So parents, now is the time to get out of your comfort zone and go talk to your neighbors who don't have school-age kids. Tell them about Measure W, emphasize that strong Davis schools make our community strong and Davis a better place to live. Earn their support and then make sure they vote."
Do not take the word just for the elected members of the school board. A few weeks ago, the Sacramento Bee Endorsed a Yes on Measure W vote, citing: "APPROVING PARCEL TAX WILL PRESERVE A TRADITION OF GOOD SCHOOLS"

They write:
"Voters approved the last four-year parcel tax in November 2007, for $200 per parcel.

Since that 2007 parcel tax passed, however, the state's budget situation has worsened, and with it the situation in local school districts. The Davis school district faced $2.8 million in cuts this last year. A one-time fundraising effort by the Davis Schools Foundation staved off $1.77 million in cuts, but the district still had to chop $1 million out of the budget.

So now the Davis school board is back, asking voters to add $120 a year to the 2007 parcel tax to avoid program cuts. Measure W would raise $2.4 million a year for the next three years."
They continue:
"The additional $2.4 million a year would allow the Davis schools to preserve elementary science and music programs; preserve librarians at elementary and secondary schools; preserve class-size reductions for ninth- and 10th-grade English and math; preserve class periods for foreign language, music and physical education; and preserve extracurricular drama, debate, journalism and sports programs.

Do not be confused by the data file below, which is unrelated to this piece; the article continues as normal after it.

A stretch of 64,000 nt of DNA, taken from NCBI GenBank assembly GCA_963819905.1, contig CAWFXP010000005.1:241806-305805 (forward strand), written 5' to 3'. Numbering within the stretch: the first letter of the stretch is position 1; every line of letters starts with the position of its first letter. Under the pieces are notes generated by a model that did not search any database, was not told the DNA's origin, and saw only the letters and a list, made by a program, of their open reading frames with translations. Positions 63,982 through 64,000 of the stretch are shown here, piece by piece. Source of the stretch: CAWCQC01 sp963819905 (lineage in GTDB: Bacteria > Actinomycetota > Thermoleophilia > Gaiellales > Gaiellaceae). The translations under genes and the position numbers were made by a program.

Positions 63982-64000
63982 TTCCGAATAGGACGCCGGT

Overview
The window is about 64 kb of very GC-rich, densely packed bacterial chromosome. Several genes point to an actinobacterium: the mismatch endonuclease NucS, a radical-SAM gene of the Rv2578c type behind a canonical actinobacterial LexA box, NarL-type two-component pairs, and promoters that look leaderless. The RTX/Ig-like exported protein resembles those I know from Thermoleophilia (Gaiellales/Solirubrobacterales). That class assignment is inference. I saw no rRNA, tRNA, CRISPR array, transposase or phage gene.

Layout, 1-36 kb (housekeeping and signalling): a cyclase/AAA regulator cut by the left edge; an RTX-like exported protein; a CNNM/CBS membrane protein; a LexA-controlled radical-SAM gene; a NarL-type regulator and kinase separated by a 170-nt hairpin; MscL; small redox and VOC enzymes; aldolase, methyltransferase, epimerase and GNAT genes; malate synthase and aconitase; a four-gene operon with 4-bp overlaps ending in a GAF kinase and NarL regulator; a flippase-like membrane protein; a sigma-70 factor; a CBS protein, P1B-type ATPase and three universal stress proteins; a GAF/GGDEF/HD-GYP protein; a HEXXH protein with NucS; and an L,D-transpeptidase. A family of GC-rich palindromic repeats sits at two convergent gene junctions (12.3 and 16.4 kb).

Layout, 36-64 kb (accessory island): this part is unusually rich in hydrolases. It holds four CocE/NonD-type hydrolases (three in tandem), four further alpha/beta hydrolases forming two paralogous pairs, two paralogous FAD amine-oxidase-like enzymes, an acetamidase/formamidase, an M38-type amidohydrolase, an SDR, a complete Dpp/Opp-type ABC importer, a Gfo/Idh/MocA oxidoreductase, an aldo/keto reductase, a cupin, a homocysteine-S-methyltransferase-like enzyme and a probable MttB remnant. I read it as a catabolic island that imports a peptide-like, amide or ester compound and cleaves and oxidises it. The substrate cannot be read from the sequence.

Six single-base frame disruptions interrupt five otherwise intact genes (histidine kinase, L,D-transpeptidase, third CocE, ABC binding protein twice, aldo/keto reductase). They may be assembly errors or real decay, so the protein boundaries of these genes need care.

Measure W does not fund new programs.

If voters do not pass the parcel tax, the school district will have to cut $2.4 million from its budget."
They discuss a criticism of the parcel tax:
"The main criticism of parcel taxes in general is that because they are a flat fee on every parcel, lower-income households bear a disproportionate share of the burden. Davis mitigates that by making the parcel tax lower on apartments ($50, instead of $120 in Measure W) and by exempting property owners age 65 and older, who fill out a form and return it to the school district."
"Davis residents have a long history of extraordinary support for their schools, and every school in the district performs above state goals on the Academic Performance Index. To continue the tradition of excellence, Davis voters should vote "yes" on Measure W."
Here are a couple of fliers, in case you have not seen them. The first, is a flier sent out by the Davis Teachers' Association and I'm not sure where the other one comes from.

---David Greenwald reporting